A caveat of the study is that the researchers focused only on mutations in the single letters, or nucleotides, of DNA, not large chromosome rearrangements or increases in the number of copies of DNA. a gene that frequently occur in cells when they become cancerous. The reason is that the researchers had no way to quantify the selective effect of these large mutations in their evolutionary models, although they are currently working on methods to address this issue.
These large mutations are not insignificant in the genomes of cancer cells: in some cancers, one in 10 million nucleotides undergoes a point mutation, but one in three is involved in chromosomal rearrangements or an increase in copy number, Beroukhim explains. Yet it is unclear to what extent these large rearrangements contribute to cancer growth, as they have yet to be quantified for individual cancers.
Townsend acknowledges that the results are limited because they don’t account for these important changes in the genome. It’s possible, he says, that the percentage of point mutations caused by environmental exposures, as opposed to intrinsic factors, is approximately the same for these other types of mutations, so the conclusions would be largely the same. But this hypothesis still needs to be confirmed. “We’ll learn in the future, but this is our first way to do it,” says Townsend.
Moreover, determining causation in cancer remains a complex task. If a cancer-causing mutation does not have the signature of exposure to a carcinogen, this does not mean that the carcinogen did not contribute to cancer; that means he didn’t contribute to that mutation, DeGregori points out. Environmental exposure may have been indirectly responsible for promoting cancer development by altering the environment of the mutated cell, he argues. For example, smoking changes the environment in a smoker’s lung, such that a mutated cell inside that lung would behave differently from the same cell in the lung of a healthy non-smoker. The environment of a cell will influence its behavior and its ability to proliferate.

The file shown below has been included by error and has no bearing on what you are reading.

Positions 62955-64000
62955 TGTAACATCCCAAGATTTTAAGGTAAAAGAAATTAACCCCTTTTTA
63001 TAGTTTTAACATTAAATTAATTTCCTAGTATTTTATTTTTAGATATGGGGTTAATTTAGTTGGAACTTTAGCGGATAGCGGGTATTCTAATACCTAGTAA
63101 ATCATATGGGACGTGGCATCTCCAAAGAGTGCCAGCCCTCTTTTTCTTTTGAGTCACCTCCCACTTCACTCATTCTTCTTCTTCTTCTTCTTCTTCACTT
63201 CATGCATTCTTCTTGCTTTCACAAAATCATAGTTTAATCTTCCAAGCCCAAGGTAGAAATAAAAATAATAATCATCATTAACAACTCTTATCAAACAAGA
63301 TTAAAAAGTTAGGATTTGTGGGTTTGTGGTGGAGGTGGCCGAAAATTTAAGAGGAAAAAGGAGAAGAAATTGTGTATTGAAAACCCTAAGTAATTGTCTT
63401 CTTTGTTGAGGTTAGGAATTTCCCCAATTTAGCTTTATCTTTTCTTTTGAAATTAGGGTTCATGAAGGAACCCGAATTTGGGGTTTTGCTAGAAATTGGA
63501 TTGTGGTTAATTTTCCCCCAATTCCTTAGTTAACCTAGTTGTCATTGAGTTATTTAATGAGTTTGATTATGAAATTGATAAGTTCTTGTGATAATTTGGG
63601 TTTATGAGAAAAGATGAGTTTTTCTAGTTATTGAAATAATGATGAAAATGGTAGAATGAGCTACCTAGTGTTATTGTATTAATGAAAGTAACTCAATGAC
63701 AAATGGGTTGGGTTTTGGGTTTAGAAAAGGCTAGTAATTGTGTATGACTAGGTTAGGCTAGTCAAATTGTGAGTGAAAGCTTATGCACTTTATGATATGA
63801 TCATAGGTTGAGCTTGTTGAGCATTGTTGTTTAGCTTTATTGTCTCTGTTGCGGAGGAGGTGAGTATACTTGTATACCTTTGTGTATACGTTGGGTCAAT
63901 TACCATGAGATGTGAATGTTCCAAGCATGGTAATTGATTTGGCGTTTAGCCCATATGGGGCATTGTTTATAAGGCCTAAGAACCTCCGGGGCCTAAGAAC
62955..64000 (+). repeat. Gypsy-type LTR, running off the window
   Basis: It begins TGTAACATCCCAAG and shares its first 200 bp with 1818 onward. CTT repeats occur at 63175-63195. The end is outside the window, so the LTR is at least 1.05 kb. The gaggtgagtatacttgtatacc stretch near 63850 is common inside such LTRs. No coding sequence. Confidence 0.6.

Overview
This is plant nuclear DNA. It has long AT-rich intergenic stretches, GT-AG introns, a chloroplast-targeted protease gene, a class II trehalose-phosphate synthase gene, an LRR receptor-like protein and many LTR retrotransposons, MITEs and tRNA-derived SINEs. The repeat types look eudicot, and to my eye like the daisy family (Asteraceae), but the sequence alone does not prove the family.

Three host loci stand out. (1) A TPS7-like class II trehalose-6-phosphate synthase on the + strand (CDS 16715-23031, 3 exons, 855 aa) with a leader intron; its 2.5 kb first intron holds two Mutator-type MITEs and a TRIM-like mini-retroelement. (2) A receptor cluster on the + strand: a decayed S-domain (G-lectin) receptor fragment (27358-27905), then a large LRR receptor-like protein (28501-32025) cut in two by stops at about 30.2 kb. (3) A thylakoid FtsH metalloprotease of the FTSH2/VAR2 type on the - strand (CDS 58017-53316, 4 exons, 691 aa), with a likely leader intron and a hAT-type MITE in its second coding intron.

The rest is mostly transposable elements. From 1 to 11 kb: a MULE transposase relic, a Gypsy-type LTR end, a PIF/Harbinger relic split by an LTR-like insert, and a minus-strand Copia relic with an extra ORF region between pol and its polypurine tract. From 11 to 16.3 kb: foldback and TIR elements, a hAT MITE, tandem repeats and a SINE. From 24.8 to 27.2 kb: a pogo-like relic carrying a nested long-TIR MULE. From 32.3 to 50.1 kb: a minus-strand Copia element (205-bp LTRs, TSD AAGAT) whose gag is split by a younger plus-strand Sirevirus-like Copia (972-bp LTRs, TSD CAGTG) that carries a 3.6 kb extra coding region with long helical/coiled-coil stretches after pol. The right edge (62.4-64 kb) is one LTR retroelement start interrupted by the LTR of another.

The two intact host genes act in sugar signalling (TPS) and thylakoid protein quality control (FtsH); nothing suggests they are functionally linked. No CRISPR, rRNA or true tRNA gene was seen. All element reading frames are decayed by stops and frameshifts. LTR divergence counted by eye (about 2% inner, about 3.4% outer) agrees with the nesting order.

Townsend agrees that this context is important: similarly, obesity, exercise, or alcohol consumption may not directly cause (or prevent) mutations, but these factors alter the metabolic environment in the body and also modify the risk of cancer. Future work will need to integrate this broader context. Future work will also expand to more cancer types as more cancer genomes are sequenced and become available.
Despite these limitations, this new method could provide insight into the age-old problem of cancer resistance to treatment: often, a tumor initially responds to treatment but reappears after a while. Indeed, many chemotherapies themselves are mutagenic. The hope is that the mutations will be more damaging to cancer cells, which often lack good DNA repair mechanisms, than to healthy cells. But some of these mutations caused by the treatment can allow the tumor to develop resistance to the treatment. Townsend and his colleagues recently used their evolutionary model to determine exactly which mutations caused by a treatment in a given tumor are responsible for resistance to that treatment, thus indicating which combinations or sequences of treatments to use or avoid.
The method’s ability to address the causes of cancer at the individual patient level, which was not possible before, means it could be extremely useful in court cases, the researchers say. For example, it is usually very difficult to prove that a cluster of cancer cases in a community were caused by exposure to pollution or a nearby toxic waste site. But using this method to examine the tumors of cancer patients could establish causal links between the exposure and a specific patient’s tumor, which could have implications for legal liability.
“If this had been available at the time the tobacco lawsuits were ongoing, it would have been incredibly helpful, to be able to say, ‘Here is the signature of smoking on all the tumors in these patients; you can’t say it’s just a side effect,” says Townsend. “It’s nice to have a direct link between the tumor itself and the mutagens that caused it.”